Wednesday, February 23, 2011

Roast Veal with Plums

Lincoln's Birthday is also the birthday of Son the lawyer (and Federal employee), but daughter was out of town, so we celebrated his birthday on Monday of President's Day. This wasn't a terrific choice because the weather folks were calling for dire happenings, sleet, snow, rain, ice and something called "Wintry mix," which always reminds me of either mixed nuts, or some kind of paint. Threatened bad weather meant his mother-in-law to be couldn't come and that was too bad. But, Jake, his law school buddy and duck hunter came, and we had a good time.

I had been wanting to make Roast Veal with Plums for some time. One hurdle was the canned plums "in heavy syrup." Alas, canned plums were unfamiliar to such emporiums of consumable s goods such as Safeway, Giant and Whole Foods.

As usual, Internet to the rescue! I googled whole plums in heavy syrup and discovered that they were to be purchased at ...Wegman's! The Washington area now has its own Wegman's, deep in the heart of Prince George's County. Well, as a person who used to work in Prince George's County and appreciated its down to earth weirdness, I say it's about time that PG has something that no one else has. Daughter and her friend love Wegman's so she was dispatched to buy plums and did.

The meat was also a potential hurdle. I suspect Safeway, or at least our Safeway, has fired all its butchers. There are guys who cut up meat, but they can't do anything special for you. Safeway does have veal, but it's the scallops, that come already cut up in a Styrofoam dish. I did not think a rolled boned leg of veal would be available there. Whole Foods came through with the meat. So by Sunday I had both the plums and the meat and was ready to go to work on Monday after a depressing stint looking for a mother of the groom outfit.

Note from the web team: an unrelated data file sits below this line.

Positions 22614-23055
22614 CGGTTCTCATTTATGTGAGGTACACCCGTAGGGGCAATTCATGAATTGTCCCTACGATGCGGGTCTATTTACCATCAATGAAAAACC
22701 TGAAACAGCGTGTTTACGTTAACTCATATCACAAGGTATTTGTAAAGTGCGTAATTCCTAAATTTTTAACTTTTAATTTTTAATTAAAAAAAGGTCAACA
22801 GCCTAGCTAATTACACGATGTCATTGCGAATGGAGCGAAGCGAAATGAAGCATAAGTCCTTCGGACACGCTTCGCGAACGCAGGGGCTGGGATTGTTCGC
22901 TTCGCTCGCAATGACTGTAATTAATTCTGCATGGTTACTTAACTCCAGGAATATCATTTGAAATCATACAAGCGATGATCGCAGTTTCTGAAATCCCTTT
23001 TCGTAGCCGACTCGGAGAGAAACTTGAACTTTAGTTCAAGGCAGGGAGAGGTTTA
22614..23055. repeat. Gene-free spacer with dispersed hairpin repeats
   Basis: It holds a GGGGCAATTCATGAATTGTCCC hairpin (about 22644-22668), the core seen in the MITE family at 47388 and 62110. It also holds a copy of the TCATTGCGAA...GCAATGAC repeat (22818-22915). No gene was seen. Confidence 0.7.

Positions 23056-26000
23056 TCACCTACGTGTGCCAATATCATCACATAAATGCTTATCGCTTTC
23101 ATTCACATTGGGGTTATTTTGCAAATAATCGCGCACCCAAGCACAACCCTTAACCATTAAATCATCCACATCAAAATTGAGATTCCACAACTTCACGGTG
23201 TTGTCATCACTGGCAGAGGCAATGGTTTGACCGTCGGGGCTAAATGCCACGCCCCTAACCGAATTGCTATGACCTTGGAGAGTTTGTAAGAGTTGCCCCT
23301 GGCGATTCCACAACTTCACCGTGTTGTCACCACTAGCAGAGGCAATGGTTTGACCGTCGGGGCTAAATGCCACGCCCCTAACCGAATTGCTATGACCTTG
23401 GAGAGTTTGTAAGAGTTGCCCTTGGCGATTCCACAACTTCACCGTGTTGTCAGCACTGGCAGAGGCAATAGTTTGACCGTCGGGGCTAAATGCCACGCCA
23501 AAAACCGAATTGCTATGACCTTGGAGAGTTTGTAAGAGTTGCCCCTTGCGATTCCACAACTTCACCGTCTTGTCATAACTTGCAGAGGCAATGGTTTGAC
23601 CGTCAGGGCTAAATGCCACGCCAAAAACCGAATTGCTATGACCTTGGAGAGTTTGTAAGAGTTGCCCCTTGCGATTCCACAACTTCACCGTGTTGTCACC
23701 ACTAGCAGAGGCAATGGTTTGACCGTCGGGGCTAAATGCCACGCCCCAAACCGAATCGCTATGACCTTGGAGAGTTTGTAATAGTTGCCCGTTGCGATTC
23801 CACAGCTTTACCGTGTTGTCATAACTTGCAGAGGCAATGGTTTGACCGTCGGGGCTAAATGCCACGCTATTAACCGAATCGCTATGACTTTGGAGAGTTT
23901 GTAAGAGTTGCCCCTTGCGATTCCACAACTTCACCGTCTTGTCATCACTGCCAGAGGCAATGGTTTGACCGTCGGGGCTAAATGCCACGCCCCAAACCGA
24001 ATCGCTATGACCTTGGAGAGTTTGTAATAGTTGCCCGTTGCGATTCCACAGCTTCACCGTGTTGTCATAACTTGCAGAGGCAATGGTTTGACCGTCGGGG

This is a good recipe. We had all the ingredients, down to a cup of Rhine wine. (We didn't have fresh dill, but we had dried and it was fine. ) I did not go through the last step of putting all the vegetables and juice through a food mill. The meat course is the one I take the least time with. I want to put it in the oven, take it out and serve it. I don't want to monkey around with the meat after it's cooked. It proved to be excellent.

Roast Veal with Plums

1 three-and -one-half pound rolled boned leg of veal, tied (reserve bones) (unless you have a real butcher, you probably won't get bones)
salt and freshly ground black pepper to taste
1 clove garlic crushed
4 slices lean bacon
1 one pound can dark plums in heavy syrup
1 onion, sliced
2 carrots, quartered
1 bunch fresh dill weed pulled into small twigs
1 cup Rhine wine

Roast Veal with Plums

1. Preheat the oven to 400 degrees.
2. Season the roast with salt and pepper and rub with the garlic. Lay the bacon over the top and secure with string. Place the roast, seam side up in a shallow roasting pan.
3. Drain the plums, reserving the syrup. Place the plums, veal bones, onions, carrots, celery and dill around the roast.
4. Combine the plum syrup and wine. Roast the meat, uncovered, thirty minutes, basting frequently with the plum-wine syrup.
5. Turn the meat, seam side down, and continue roasting and basting well about two hours longer , covering with an aluminum foil tent if roast begins to brown too much.
6. Remove the roast to a warm platter. Strain the juices. Pass the vegetables and plums through a sieve or food mill and add to the strained juices. Heat, season with salt and pepper and serve with roast.
Serves 4-6.

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